During the year ended December 31, 2011, the Company acquired U.S. Patent Number 6,788,769 from eMediacy, Inc. for cash and 14,286 shares of common stock, and incurred costs to prosecute other patent applications. The Company capitalized $85,000 during 2011, and is amortizing the costs on a straight-line basis over an estimated useful life of twenty years from date of original issuance.
Impairment of Long-Lived Assets
The Company has adopted Accounting Standards Codification subtopic 360-10, Property, Plant and Equipment ("ASC 360-10"). ASC 360-10 requires that long-lived assets and certain identifiable intangibles held and used by the Company be reviewed for impairment whenever events or changes in circumstances indicate that the carrying amount of an asset may not be recoverable. The Company evaluates its long-lived assets for impairment annually or more often if events and circumstances warrant. Events relating to recoverability may include significant unfavorable changes in business conditions, recurring losses or a forecasted inability to achieve break-even operating results over an extended period. The Company evaluates the recoverability of long-lived assets based upon forecasted undiscounted cash flows. Should impairment in value be indicated, the carrying value of intangible assets will be adjusted, based on estimates of future discounted cash flows resulting from the use and ultimate disposition of the asset. ASC 360-10 also requires that those assets to be disposed of are reported at the lower of the carrying amount or the fair value less costs to sell.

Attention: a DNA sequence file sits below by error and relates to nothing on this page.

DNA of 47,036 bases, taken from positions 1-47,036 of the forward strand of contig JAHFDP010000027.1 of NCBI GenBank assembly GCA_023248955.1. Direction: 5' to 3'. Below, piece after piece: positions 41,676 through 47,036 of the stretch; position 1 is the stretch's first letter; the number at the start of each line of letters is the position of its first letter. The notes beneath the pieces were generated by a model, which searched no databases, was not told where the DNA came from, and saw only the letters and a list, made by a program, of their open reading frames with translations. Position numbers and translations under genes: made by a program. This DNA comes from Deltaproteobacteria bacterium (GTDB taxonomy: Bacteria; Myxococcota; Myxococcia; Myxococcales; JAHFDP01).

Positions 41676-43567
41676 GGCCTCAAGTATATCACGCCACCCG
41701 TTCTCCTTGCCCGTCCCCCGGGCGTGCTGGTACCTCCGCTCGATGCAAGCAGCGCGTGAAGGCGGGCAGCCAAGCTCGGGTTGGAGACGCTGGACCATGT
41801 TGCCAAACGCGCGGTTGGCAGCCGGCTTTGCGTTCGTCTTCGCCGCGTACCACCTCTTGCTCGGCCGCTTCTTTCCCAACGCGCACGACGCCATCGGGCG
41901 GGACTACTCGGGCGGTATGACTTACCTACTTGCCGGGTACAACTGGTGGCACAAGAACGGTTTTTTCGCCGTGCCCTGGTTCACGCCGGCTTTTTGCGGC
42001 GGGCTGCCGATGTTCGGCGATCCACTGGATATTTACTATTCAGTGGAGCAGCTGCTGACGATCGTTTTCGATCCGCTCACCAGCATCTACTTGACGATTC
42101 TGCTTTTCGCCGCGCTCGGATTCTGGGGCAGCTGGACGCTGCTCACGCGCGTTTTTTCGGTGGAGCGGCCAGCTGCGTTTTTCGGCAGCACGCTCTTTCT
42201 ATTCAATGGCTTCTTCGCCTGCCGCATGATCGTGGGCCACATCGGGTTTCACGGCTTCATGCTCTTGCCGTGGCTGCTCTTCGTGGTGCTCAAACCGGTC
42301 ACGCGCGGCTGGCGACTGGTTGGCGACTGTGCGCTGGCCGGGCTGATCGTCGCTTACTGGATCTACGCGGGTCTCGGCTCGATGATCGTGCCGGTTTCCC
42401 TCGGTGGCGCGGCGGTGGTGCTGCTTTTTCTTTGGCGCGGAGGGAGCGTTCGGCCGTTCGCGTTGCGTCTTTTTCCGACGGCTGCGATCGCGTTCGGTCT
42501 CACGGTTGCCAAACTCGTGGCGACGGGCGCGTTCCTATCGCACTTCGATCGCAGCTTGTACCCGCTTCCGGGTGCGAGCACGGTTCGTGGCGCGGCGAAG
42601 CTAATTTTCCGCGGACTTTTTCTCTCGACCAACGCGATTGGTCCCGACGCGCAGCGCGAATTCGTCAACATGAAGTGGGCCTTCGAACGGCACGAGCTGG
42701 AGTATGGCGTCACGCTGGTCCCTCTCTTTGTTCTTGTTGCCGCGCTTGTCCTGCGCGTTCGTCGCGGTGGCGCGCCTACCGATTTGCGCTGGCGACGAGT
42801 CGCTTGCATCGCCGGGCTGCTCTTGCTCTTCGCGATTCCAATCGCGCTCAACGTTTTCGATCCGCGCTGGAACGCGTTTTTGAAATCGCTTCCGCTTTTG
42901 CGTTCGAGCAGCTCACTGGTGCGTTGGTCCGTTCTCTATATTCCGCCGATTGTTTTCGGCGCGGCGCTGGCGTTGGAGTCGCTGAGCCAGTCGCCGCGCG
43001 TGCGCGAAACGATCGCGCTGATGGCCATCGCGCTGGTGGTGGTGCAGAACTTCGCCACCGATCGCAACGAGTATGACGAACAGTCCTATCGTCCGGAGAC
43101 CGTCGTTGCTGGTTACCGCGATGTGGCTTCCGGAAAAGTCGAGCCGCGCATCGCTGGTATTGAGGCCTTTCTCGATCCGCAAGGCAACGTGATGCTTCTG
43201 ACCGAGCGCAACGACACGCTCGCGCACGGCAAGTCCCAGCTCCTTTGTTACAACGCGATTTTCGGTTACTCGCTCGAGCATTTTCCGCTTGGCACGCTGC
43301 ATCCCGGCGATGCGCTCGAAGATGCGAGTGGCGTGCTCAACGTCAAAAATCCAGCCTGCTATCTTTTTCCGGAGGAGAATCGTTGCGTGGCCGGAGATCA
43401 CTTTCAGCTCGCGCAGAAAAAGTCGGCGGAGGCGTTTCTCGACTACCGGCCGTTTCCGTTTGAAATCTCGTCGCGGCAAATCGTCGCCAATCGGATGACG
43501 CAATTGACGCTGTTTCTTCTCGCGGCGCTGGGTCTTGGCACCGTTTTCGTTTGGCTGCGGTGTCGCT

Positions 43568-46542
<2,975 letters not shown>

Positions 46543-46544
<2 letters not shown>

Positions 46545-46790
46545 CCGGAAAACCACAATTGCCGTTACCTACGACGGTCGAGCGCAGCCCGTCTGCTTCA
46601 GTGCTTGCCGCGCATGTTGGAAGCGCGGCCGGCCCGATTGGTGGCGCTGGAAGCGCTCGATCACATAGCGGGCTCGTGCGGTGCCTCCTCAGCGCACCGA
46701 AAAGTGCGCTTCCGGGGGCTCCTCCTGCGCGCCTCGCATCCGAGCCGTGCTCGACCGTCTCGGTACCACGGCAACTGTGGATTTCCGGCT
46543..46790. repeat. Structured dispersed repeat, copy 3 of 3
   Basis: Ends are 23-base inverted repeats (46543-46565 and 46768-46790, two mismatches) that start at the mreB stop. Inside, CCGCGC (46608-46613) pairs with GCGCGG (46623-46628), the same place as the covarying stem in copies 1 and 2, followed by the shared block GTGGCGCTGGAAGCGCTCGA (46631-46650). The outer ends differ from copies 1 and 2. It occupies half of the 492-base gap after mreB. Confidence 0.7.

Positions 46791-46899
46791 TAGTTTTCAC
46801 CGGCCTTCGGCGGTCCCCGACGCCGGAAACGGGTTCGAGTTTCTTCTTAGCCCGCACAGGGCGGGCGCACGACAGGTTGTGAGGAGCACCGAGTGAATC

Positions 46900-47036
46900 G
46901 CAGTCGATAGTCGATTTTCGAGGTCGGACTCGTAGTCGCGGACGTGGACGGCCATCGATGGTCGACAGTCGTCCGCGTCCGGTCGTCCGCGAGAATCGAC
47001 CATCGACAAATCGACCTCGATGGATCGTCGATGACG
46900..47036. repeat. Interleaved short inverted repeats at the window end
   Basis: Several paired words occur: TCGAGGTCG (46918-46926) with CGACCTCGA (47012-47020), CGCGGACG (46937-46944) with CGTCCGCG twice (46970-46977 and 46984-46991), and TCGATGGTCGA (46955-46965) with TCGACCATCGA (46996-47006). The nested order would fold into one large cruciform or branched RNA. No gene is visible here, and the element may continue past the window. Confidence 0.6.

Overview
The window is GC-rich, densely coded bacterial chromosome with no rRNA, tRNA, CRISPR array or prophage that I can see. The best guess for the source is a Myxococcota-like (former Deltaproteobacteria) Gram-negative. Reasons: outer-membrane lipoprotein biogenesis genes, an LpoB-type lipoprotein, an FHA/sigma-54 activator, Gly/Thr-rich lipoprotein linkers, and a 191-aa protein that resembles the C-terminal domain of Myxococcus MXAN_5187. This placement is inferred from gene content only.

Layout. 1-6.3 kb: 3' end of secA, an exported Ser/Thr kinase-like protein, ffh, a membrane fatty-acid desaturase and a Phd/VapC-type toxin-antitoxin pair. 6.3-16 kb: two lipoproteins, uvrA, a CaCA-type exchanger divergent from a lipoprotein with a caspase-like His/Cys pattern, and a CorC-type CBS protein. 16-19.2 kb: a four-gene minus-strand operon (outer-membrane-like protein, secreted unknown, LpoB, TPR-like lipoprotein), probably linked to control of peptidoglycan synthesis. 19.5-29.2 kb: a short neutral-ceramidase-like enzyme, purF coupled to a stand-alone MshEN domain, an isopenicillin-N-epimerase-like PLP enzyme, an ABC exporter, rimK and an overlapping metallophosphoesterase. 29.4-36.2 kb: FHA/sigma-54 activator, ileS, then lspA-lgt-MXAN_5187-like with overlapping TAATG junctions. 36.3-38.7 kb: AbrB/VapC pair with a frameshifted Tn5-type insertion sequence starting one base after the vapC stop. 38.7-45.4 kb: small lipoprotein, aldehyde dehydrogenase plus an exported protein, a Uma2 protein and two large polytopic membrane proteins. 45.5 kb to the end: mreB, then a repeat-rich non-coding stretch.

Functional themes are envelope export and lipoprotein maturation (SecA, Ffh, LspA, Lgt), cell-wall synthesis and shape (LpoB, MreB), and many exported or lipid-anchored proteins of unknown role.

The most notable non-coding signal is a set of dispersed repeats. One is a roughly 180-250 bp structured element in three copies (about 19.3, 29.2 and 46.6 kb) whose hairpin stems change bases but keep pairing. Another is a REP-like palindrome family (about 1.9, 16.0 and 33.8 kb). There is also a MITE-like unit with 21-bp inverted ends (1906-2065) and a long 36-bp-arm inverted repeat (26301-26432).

Derivative Financial Instruments